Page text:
Neurotoxicants and central catecholamine systems

Richard Mailman, M. H. Lewis

Research output: Contribution to journalReview article

10 Citations (Scopus)

Abstract

The ubiquitous functional roles of brain catecholamines have led to the notion that in vitro neurochemical changes in these systems may predict neurotoxicity. Conversely, others have argued that the appropriate use of neurochemical methods is for testing specific hypotheses that are developed based on observed phenomena. Three studies from this laboratory are presented in support of the latter hypothesis. The first example is with inorganic lead, a major environmental pollutant. The effects of small doses of lead on CNS development have been difficult to quantify or study mechanistically. However, the serendipitous finding that lead exposure during early postnatal development increased lithium-induced polydipsia (LIP) has provided clues that have permitted testing of specific neurochemical hypotheses related to dopamine systems. Conversely, the administration of either trimethyl- or triethyltin to rats during perinatal periods causes profound neurotoxicity. However, although some changes in the neurochemistry of catecholamine systems have been found, these data have provided little insight into either the cause or sequelae of toxicity. Finally, the food color erythrosin (FD & C Red #3) was hypothesized to be a neurotoxicant because it disrupted neurotransmitter uptake in vitro. Our data suggested that this was an artifact of the methodology, a position supported by clinical and behavioral studies. These data provide examples of the strengths and weaknesses in neurochemical approaches to neurotoxicity.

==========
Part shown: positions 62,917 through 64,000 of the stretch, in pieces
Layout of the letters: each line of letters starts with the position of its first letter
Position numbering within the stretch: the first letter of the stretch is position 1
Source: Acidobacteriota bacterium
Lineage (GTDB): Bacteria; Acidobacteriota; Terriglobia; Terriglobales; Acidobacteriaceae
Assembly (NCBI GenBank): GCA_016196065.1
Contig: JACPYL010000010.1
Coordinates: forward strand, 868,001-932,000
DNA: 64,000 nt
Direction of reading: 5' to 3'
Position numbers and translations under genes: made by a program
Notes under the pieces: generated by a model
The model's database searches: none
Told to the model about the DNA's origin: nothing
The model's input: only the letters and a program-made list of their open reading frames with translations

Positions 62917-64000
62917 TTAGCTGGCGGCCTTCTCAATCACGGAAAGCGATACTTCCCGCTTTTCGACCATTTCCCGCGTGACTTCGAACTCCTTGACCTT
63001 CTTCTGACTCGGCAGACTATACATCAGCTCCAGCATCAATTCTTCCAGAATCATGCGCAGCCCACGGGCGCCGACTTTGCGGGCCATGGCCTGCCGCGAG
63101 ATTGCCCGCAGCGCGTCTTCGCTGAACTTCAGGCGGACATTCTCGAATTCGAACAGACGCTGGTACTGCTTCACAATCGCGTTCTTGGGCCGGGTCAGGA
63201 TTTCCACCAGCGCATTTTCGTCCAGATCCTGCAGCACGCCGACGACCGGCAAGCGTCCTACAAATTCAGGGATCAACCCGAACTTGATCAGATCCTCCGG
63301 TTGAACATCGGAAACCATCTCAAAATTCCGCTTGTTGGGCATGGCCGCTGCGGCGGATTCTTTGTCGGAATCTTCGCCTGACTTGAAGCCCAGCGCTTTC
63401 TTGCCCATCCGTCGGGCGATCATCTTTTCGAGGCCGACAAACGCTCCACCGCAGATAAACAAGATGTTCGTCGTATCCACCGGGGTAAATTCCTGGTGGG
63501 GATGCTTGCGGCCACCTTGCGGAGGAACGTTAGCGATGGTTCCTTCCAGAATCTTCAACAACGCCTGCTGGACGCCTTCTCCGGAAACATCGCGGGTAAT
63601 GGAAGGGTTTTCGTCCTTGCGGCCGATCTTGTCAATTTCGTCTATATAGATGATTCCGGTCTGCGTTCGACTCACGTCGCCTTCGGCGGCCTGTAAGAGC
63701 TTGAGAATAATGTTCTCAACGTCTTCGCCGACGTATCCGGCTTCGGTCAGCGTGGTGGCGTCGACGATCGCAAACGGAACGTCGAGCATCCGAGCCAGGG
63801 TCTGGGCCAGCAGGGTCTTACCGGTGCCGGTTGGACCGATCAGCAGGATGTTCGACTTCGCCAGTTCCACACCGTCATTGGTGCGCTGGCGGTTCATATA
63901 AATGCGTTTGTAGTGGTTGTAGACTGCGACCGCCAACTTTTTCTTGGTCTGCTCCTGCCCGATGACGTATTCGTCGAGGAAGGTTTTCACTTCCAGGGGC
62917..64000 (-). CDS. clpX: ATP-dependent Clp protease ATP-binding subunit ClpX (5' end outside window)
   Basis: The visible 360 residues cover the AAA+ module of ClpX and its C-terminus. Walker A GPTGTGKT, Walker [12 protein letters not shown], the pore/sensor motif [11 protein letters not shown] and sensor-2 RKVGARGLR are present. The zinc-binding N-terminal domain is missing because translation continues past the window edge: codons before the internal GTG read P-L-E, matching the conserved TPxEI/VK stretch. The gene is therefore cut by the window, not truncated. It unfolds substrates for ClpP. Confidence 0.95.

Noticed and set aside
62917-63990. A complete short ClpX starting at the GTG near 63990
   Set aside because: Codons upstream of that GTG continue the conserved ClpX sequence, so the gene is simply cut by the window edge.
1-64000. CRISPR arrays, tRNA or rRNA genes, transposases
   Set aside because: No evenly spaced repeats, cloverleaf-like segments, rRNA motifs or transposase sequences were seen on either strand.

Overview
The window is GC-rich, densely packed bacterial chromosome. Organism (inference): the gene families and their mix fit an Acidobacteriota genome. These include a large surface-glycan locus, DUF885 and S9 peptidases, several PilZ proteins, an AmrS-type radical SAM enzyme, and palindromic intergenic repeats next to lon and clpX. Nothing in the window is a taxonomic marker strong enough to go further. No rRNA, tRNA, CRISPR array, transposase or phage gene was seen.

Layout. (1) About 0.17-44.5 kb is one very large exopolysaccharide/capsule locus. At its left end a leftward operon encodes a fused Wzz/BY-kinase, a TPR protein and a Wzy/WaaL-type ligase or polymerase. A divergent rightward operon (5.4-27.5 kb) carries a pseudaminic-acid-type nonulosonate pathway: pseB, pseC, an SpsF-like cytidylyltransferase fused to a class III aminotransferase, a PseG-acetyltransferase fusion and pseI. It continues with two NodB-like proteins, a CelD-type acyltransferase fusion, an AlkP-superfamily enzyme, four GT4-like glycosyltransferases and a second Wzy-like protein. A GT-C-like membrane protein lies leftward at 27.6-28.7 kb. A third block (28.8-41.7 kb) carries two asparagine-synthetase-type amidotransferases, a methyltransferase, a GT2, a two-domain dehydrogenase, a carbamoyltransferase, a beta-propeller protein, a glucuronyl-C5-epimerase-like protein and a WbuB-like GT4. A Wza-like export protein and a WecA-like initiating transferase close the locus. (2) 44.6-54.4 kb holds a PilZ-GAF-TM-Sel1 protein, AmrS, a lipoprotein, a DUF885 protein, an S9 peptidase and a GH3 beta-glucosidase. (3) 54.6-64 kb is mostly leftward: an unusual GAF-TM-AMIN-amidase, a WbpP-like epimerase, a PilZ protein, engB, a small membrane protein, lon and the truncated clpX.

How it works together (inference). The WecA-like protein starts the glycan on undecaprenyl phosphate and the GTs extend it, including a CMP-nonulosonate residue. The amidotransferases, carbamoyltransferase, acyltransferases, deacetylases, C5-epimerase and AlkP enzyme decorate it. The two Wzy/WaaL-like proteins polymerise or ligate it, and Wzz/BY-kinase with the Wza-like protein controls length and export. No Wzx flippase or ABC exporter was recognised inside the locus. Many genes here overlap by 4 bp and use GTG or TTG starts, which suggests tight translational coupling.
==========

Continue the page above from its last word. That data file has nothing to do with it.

Original languageEnglish (US)
Pages (from-to)123-140
Number of pages18
JournalNeuroToxicology
Volume8
Issue number1
StatePublished - 1987

Fingerprint

Catecholamines
Erythrosine
Polydipsia
Neurochemistry
Environmental Pollutants
Testing
Lithium
Artifacts
Neurotransmitter Agents
Toxicity
Rats
Dopamine
Brain
Color
Food
In Vitro Techniques
Lead
Clinical Studies
triethyltin

All Science Journal Classification (ASJC) codes

  • Neuroscience(all)
  • Cellular and Molecular Neuroscience
  • Toxicology

Cite this

Mailman, Richard ; Lewis, M. H. / Neurotoxicants and central catecholamine systems. In: NeuroToxicology. 1987 ; Vol. 8, No. 1. pp. 123-140.
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Mailman, R & Lewis, MH 1987, 'Neurotoxicants and central catecholamine systems', NeuroToxicology, vol. 8, no. 1, pp. 123-140.

Neurotoxicants and central catecholamine systems. / Mailman, Richard; Lewis, M. H.

In: NeuroToxicology, Vol. 8, No. 1, 1987, p. 123-140.

Research output: Contribution to journalReview article

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